The key thing to remember is that, unfortunately, many of our patients with lung cancer never see second- or third-line therapies. Therefore, it is imperative for us to find drugs that work and move [them] to the frontline setting where we can capture almost 100% of our patients, as opposed to waiting for the second- or third-line setting. However, the way drug development works is that we usually start with the refractory patient population and whatever works, we try to move into the frontline space.
I'm excited about some of the potential combinations that are being investigated. For instance, combinations of immunotherapy and VEGF inhibitors are being explored. There's a lot of good science to say that VEGF inhibition can be important in terms of immune modulation, so I look forward to some of those results.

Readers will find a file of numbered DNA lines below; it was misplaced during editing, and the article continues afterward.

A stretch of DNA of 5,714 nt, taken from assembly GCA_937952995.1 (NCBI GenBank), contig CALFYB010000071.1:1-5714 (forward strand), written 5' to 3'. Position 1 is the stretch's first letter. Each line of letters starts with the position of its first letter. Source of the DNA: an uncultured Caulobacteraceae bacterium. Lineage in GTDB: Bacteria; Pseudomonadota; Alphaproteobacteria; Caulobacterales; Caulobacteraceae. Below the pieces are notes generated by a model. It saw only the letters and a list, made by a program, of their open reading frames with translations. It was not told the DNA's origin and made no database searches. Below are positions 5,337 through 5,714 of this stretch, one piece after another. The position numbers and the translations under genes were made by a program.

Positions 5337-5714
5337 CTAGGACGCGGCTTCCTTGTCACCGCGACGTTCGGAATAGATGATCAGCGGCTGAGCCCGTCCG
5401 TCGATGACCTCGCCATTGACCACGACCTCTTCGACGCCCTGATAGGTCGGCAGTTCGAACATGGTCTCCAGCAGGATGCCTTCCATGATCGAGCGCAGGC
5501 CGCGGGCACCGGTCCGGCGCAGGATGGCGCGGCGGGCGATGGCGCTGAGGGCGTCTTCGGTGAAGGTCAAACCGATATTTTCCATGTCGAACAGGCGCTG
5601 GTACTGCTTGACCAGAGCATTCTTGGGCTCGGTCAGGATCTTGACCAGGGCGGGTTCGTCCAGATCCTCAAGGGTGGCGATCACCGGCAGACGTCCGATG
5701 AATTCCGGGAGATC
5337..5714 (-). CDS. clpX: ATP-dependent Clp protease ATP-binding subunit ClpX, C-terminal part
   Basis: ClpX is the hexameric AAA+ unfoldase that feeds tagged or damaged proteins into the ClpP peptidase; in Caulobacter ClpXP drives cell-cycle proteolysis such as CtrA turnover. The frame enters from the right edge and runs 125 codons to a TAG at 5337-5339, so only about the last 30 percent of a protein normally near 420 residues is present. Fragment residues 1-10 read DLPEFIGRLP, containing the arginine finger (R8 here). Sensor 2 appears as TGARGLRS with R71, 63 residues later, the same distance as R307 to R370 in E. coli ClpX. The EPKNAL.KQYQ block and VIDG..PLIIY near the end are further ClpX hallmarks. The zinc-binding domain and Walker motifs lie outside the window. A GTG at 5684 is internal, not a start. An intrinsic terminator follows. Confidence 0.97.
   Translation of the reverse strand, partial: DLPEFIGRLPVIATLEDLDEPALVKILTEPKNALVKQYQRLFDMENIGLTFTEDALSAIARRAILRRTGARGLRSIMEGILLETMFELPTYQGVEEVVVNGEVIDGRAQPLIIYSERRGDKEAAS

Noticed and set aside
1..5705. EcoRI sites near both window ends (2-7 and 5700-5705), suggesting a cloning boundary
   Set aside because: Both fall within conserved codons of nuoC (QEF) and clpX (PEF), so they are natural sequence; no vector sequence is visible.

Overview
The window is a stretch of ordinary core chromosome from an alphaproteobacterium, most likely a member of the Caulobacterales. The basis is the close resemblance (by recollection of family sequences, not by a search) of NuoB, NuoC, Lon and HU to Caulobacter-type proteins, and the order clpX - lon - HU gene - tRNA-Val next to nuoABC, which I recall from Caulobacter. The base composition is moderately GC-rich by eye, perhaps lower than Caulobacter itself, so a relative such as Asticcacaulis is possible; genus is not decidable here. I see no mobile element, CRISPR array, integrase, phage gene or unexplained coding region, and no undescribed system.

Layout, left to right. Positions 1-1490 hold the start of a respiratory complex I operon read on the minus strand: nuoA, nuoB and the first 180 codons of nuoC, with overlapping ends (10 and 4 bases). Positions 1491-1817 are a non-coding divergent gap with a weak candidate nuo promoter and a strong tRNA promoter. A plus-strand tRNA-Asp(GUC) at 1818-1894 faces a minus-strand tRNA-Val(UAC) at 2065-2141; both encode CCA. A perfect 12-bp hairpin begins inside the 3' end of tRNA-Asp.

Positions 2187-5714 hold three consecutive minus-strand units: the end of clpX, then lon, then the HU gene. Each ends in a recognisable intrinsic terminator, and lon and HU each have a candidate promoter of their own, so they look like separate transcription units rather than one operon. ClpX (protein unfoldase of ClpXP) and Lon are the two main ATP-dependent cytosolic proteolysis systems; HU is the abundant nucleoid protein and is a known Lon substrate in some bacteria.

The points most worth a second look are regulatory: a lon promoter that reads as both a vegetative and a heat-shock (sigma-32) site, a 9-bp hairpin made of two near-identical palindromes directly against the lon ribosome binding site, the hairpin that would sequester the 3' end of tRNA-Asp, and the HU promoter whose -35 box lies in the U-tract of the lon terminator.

What are some emerging biomarkers in the space to be aware of?
My hat goes off to those who are working on biomarker research; it's a very, very difficult area. We all know about PD-L1. Tumor mutational burden (TMB) has also received a lot of attention. Whether that attention is justified or not, I believe TMB is a biomarker that we still are playing with in the clinic, and we’re trying to see if we can identify specific patient populations. There is blood-based TMB, tissue-based TMB, and a couple of different platforms that are being investigated and looked at.